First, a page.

Everything We Read Impacts Us by Vicki Hinze

Christians Read

vickihinze, vicki hinze, everything we read


vicki hinze, everything we read, canstockphoto licensedEverything we read impacts us. Labels of ingredients determine what we buy. Newspaper articles lead us to form opinions. Opinion pieces encourage us to agree or disagree, forming our own opinions. Media, from articles to circulars offer us information, ideas, input for us to process and include in our thinking and in our actions (or inactions). It all impacts us.

I’d planned to share with you today why I’m writing what I’m writing where I’m writing it. My new novel is based on a spiritual concept—God sees the big picture and we don’t, so our trust, even when things seem out of kilter, needs to rest in Him. Many who read the story won’t see that, but it’s there and I hope they’ll feel it. We often recognize things at soul level while not consciously aware of them. It’s published in a collection of secular novels. To reach others…

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New Blogs’ Address

My new website is now up and running and the following blogs will be posted on it:

On Writing Thinking Aloud My Kitchen Table My Faith Zone

The new url is: http://vickihinze.com/blog



Prince or Princess:

This weekend, I attended my littlest angel’s third birthday party.  The princess theme was evident everywhere, and all the children came dressed in costume including tiaras or crowns.  It was a wonderful party, and the children were adorable–and fascinating.  Their actions and reactions brought to mind a simple fact.  We are all sons and daughters of the King.


We forget it at times, ignore it at times, and certainly we experience times that we don’t feel much like princes and princesses.  But how we feel, what we’re experiencing or facing, does not alter the fact that we are who we are.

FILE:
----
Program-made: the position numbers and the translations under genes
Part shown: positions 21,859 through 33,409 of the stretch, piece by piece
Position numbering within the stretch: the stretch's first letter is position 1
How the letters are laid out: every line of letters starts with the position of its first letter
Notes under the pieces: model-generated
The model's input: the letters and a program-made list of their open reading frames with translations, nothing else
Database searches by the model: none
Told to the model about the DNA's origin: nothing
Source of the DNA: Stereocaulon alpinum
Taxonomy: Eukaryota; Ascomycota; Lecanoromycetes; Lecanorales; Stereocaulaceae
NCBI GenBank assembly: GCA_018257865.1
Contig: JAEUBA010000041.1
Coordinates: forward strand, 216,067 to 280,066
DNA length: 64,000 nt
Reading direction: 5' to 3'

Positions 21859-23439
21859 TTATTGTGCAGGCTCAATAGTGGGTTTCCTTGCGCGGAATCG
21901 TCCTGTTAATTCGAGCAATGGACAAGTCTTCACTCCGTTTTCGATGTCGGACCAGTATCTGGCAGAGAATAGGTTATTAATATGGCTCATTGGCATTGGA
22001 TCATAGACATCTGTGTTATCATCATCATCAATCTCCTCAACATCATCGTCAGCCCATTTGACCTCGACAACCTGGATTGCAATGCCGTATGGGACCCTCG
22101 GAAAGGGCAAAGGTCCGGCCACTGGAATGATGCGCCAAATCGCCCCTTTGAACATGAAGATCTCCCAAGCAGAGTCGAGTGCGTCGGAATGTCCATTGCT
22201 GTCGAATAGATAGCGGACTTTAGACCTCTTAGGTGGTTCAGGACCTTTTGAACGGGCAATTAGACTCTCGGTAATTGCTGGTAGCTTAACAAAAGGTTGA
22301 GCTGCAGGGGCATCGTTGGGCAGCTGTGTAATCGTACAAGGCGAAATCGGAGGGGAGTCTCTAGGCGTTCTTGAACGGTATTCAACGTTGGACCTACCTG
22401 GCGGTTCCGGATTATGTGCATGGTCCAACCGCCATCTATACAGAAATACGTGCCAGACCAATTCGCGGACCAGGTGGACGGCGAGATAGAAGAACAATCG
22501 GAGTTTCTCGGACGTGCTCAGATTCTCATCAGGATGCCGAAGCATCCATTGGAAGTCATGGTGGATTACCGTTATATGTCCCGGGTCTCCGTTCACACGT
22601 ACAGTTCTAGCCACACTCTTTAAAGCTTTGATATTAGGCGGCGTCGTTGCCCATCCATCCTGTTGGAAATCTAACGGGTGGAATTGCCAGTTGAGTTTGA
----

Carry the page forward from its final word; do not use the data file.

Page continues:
As children of the King, we are princes and princesses.  And, from my observations, those who are reminded, conduct themselves a bit differently.  Not just kinder and gentler, not just more decisive and solution-oriented, but it’s as if there’s a perspective shift.  The observations made aren’t solely from a “how does this impact me” point of view.  They’re from a “how does this impact” point of view.  It’s a significant shift.


We look at the bigger picture.  We seek the impact on others and ourselves.  We become better stewards and seek to serve above being served.  We grasp that we are examples, role models, that we’re the King’s examples, and others notice how we conduct ourselves and it helps set standards in others’ minds on how they should conduct themselves.  We lead not because we oppress or seek to subdue or subvert others but because others turn to us based on their perceptions of us.


If a person is known for being caring, compassionate, honest and fair and concerned for others’ well being as well as their own, and another is not known for exhibiting those traits or attributes, which of them would you turn or look to for guidance in a crisis or dilemma?


The answer is obvious.  And so the purpose of this post is to remind us all that we are the sons and daughters of the King.  We are princes and princesses.  Not pretend ones.  Not fleeting ones that depend on anything that can pass away.  Eternal ones.  And when we remember it, others become aware of it too.  Not by our speech, but by our actions.


So recognizing that we’re royalty, the question then becomes, “Are you a good prince or princess, or a bad one?”  Will you be a son or daughter who makes your King’s heart glad?  Will you remember who you are and conduct yourself accordingly?  Or will you turn from who and what you are?


It is a choice.  Because always with privilege comes responsibility.







Things We Wish We’d Said

No doubt you’ve had an experience when later you think, I wish I’d said…

Maybe you were talking to your spouse about something that mattered more than you first thought.  Or about something that was a little (or a big) bone of contention between you.  Or about a future plan where you didn’t disclose your opinion in full or at all.

Maybe you were talking to your boss.  About your future with the company.  About a project.  About a new slot opening or a transfer or any other matter of importance where you felt you probably should keep quiet.